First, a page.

Relationship with Alcohol

Relationship with Alcohol: Make up or Break Up? Deb Owens Counselor, Chestnut Hill, PACan we have a relationship with alcohol?

Let’s consider how a “relationship” with alcohol matters.

How there may be a difference from when alcohol is a minor or more serious problem.

In other words when it drifts from a casual relationship to a more serious one and at times, becomes an actual commitment. Like a marriage or partnership.

Yes, that happens with alcohol and with other drugs too.

As a Licensed Counselor who is also a Certified Addiction Counselor I see this in my Chestnut Hill counseling practice.

The following article highlights the possibility that one can redirect and get back on track with their drinking before it gets completely out of hand and if not, I help describe options.

Read it through and check out my suggestions at the bottom.

According to Joseph Nowinski, Ph.D.  author of  the book “Almost Alcoholic”, there are:

Three Kinds of Relationships with Alcohol

One way that we have found useful in terms of thinking about different zones is in terms of different degrees of relationship. Just as our interpersonal relationships can differ in terms of intensity, so can our “relationship” with drinking.

These differences aren’t separated by sharp lines; rather, they tend to blend into one another. Let’s look at these different kinds of relationships.

Casual Friendship

People whose relationship with alcohol falls into this stage drink primarily in social settings. This is what we mean by “normal social drinking.” It’s a glass or two of wine at a wine-and-cheese get-together among friends, a couple of beers at the Sunday afternoon football party with friends, or an occasional happy hour cocktail with people from work. If we do drink alone at this stage of use, it is not typically on a daily basis, and it involves only a drink or two in one sitting.

Social users never binge, and they are neither psychologically nor physically “dependent” on drinking, for example, in order to overcome social anxiety. People have used alcohol socially — indeed, it has been called a “social lubricant” — for literally centuries. Drinking in this context is said to help people “loosen up” or “relax.”

In small quantities alcohol may do this. A glass of wine or a beer can take the edge off just about any common stress we may be feeling. It can lower our inhibitions us just a bit (hence the term “unwind”), and thereby facilitate social interaction.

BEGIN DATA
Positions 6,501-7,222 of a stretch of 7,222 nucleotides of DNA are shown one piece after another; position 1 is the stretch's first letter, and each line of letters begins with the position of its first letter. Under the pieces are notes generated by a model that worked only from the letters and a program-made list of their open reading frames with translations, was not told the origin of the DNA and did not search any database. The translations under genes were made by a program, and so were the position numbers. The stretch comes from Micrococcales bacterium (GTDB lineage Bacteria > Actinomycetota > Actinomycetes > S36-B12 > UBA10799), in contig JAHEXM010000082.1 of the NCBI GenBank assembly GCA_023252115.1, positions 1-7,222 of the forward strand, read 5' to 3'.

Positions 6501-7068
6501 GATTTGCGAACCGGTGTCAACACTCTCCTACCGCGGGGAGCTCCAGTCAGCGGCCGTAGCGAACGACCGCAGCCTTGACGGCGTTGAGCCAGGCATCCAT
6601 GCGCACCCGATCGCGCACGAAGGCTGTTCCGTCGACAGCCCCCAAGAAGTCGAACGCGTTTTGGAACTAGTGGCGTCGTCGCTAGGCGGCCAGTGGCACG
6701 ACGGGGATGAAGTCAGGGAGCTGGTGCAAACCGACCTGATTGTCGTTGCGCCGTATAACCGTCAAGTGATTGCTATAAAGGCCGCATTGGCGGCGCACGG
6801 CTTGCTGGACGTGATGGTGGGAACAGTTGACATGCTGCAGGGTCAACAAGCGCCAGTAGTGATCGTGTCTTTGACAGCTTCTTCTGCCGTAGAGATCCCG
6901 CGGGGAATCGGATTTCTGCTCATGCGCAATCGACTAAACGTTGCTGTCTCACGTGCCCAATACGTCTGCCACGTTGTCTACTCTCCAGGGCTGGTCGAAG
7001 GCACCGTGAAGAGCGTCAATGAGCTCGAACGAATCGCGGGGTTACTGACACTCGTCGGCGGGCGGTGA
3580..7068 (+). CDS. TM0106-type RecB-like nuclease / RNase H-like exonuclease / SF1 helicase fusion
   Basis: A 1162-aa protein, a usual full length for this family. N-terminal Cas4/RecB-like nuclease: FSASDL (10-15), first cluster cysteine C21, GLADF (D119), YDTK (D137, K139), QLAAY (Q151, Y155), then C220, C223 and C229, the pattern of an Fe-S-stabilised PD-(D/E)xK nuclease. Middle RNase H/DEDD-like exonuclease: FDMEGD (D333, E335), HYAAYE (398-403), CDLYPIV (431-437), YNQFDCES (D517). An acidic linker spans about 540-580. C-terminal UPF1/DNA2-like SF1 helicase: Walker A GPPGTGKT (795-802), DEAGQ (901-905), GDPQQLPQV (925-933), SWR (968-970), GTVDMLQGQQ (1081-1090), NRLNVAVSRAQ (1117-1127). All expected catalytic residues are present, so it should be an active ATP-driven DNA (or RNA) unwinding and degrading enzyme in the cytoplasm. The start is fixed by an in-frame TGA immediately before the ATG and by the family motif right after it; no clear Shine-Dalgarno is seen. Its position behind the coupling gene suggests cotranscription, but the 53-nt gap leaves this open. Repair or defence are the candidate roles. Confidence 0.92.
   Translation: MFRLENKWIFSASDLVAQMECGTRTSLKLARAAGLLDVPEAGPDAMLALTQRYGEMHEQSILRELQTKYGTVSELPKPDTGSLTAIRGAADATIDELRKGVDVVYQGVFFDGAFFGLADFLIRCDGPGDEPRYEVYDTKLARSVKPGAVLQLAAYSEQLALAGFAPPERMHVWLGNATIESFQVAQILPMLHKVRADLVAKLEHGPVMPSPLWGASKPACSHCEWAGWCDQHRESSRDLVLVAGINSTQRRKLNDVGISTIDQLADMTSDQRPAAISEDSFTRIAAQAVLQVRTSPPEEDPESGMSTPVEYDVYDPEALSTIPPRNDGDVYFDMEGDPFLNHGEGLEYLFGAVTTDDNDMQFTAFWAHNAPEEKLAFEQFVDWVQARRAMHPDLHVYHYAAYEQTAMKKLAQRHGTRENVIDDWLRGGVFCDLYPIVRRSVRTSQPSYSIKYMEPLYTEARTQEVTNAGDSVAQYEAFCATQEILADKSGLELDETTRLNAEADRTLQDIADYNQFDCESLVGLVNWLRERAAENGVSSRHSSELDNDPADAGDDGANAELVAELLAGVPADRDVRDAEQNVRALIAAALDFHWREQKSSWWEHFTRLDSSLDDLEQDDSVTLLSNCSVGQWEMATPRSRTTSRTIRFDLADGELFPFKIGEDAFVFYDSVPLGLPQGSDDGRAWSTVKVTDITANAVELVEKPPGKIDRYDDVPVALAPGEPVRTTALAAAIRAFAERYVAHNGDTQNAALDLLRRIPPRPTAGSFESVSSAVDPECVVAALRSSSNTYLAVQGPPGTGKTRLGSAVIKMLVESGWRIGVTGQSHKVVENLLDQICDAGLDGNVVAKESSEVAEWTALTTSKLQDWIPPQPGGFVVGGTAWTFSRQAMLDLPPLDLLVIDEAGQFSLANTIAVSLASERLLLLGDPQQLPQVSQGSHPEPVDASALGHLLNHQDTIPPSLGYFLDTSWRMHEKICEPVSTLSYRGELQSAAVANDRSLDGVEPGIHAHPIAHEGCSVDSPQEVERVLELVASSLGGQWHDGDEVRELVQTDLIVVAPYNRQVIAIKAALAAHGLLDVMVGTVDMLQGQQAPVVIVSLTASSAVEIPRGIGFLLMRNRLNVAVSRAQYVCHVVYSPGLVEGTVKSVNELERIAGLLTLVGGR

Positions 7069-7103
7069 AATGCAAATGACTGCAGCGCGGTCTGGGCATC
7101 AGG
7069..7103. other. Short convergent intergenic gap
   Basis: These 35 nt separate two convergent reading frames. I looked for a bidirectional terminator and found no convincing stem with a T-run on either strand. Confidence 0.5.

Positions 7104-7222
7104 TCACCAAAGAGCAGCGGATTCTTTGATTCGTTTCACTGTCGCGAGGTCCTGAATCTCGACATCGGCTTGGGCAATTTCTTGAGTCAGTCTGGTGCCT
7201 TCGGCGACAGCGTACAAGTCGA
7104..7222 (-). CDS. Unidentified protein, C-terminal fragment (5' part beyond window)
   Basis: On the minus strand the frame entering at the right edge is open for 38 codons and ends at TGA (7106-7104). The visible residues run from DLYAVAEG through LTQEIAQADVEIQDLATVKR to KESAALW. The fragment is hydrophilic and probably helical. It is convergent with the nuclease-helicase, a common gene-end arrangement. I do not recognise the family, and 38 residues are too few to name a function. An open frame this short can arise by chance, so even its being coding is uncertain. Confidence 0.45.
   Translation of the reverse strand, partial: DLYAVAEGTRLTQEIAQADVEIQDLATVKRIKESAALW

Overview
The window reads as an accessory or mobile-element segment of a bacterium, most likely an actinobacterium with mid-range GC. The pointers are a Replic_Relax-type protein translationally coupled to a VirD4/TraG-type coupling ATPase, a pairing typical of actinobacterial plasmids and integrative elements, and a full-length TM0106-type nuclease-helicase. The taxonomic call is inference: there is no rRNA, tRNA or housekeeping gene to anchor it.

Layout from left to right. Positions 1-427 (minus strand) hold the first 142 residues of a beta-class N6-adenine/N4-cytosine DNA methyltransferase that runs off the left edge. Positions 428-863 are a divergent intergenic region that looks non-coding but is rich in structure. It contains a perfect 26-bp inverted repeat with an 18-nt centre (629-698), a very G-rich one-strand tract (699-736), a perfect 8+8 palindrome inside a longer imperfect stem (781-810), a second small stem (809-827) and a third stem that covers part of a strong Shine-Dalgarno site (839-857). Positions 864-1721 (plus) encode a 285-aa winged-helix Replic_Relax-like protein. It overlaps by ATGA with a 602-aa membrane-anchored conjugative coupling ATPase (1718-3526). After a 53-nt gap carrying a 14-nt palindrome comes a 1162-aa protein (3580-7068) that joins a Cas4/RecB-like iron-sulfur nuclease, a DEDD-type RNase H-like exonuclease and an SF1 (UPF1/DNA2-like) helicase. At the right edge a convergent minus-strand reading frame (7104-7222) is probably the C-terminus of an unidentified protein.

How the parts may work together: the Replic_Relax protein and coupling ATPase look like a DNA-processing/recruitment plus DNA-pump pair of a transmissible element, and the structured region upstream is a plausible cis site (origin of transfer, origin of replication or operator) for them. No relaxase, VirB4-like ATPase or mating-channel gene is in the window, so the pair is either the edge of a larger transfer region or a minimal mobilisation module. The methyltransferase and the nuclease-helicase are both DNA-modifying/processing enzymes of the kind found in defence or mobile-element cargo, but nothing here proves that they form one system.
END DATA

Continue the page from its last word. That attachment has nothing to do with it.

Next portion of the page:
Negative consequences, of course, can occur at any stage of drinking, but they are relatively rare at this stage. Viewed in terms of a relationship, at this stage alcohol can best be thought of as a casual friend. In terms of the drinking spectrum, a casual friendship with alcohol falls at the left end.

Relationship with Alcohol

When we say we’ve gone from being casual friends with someone to having a “relationship” with them we are implying a stronger connection.

So it is with alcohol.

In this second stage, a person has learned to use alcohol consistently for one of two reasons: either to create certain positive feelings (e.g., relaxation, euphoria) or else to avoid certain negative feelings (e.g., anxiety, loneliness).

This type of drinking is represented by the large gray area that we have defined as the “almost alcoholic” zone on the drinking spectrum. It is indeed a “gray area” because, first, there is no sharp line that separates normal social drinking from becoming an almost alcoholic.

Second, there are even degrees within that zone, with some people being much closer to true alcoholism than others. In other words, as a person moves to the right on the drinking spectrum the stronger their “relationship” with alcohol becomes.

Rather than stepping over a sharp line in the sand, a person gradually slips away from social drinking (“casual friendship”) and into almost alcoholic drinking (“relationship”).

At some point the symptoms and behavior patterns associated with being an almost alcoholic start to appear, especially drinking consistently alone and in an effort to either create feelings (relaxation) or mute them (anxiety, depression), or to influence behavior (to socialize, to get to sleep).

At this point alcohol has become a reliable “buddy.”